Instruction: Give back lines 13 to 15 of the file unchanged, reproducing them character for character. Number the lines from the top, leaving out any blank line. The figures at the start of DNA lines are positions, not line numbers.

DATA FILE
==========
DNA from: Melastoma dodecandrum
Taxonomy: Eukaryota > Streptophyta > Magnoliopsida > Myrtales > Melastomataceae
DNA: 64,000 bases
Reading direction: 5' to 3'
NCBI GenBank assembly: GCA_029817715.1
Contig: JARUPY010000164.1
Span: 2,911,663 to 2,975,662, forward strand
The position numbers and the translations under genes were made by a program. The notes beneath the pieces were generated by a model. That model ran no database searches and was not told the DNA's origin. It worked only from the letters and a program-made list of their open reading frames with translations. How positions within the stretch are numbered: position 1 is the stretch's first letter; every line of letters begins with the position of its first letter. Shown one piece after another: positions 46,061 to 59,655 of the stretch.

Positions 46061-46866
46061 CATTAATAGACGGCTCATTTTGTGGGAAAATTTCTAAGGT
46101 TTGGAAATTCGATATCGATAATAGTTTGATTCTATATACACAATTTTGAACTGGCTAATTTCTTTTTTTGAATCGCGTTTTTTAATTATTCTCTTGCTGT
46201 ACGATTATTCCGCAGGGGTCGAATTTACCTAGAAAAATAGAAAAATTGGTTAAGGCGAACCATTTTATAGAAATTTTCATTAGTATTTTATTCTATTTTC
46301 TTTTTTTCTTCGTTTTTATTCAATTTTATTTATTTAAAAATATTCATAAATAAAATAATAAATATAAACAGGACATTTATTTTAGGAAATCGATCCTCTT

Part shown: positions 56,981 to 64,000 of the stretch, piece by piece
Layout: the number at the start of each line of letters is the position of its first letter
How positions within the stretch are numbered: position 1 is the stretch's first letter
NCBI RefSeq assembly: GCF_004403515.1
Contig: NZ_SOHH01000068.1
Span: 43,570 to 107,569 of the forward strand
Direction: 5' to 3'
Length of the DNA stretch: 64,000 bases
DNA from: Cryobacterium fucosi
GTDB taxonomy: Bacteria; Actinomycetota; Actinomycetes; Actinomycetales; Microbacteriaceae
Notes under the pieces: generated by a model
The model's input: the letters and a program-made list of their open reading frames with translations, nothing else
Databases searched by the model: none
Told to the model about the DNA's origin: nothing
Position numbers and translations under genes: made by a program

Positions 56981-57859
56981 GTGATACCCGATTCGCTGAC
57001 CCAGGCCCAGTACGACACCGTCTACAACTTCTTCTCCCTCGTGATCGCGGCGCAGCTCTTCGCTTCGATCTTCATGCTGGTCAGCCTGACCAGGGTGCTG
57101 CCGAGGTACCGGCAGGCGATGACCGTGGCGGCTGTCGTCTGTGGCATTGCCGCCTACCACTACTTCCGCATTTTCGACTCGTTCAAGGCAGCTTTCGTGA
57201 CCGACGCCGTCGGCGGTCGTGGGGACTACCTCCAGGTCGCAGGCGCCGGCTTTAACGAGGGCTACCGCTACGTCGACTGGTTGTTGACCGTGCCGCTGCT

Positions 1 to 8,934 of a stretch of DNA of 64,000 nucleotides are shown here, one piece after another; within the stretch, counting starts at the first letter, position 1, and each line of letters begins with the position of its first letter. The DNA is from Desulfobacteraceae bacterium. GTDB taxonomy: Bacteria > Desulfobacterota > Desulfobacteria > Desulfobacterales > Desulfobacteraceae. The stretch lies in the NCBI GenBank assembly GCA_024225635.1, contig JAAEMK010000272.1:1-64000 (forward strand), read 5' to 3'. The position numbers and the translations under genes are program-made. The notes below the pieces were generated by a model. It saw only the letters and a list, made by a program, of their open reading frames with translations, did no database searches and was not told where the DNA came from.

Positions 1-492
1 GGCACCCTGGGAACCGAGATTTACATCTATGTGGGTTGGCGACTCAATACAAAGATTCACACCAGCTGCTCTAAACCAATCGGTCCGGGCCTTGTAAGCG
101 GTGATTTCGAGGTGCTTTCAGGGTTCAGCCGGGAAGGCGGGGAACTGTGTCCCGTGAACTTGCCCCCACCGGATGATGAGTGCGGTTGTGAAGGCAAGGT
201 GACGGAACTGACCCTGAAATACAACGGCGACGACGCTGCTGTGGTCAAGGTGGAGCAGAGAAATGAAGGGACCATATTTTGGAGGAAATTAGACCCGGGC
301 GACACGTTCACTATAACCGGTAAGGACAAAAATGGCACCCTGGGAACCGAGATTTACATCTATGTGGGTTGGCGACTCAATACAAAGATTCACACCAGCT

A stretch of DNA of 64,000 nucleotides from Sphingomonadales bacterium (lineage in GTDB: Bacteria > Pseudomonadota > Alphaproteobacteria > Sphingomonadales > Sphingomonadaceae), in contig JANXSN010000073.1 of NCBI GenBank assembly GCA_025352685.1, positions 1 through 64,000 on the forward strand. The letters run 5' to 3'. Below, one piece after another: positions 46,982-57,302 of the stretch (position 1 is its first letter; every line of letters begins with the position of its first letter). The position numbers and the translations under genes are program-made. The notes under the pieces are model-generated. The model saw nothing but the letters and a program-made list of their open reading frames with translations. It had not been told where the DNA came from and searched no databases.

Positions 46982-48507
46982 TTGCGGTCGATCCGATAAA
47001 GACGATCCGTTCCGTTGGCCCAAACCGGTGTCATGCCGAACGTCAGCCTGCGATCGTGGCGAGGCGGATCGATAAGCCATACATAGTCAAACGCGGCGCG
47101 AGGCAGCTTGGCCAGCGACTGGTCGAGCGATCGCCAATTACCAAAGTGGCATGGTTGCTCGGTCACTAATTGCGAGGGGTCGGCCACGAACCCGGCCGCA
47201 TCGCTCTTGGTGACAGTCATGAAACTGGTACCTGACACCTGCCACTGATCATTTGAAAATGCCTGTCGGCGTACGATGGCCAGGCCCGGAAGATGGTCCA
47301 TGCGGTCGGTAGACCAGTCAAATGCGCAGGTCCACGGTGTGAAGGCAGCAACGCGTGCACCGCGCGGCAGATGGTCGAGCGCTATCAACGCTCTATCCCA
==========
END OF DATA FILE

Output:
46301 TTTTTTTCTTCGTTTTTATTCAATTTTATTTATTTAAAAATATTCATAAATAAAATAATAAATATAAACAGGACATTTATTTTAGGAAATCGATCCTCTT

Part shown: positions 56,981 to 64,000 of the stretch, piece by piece
Layout: the number at the start of each line of letters is the position of its first letter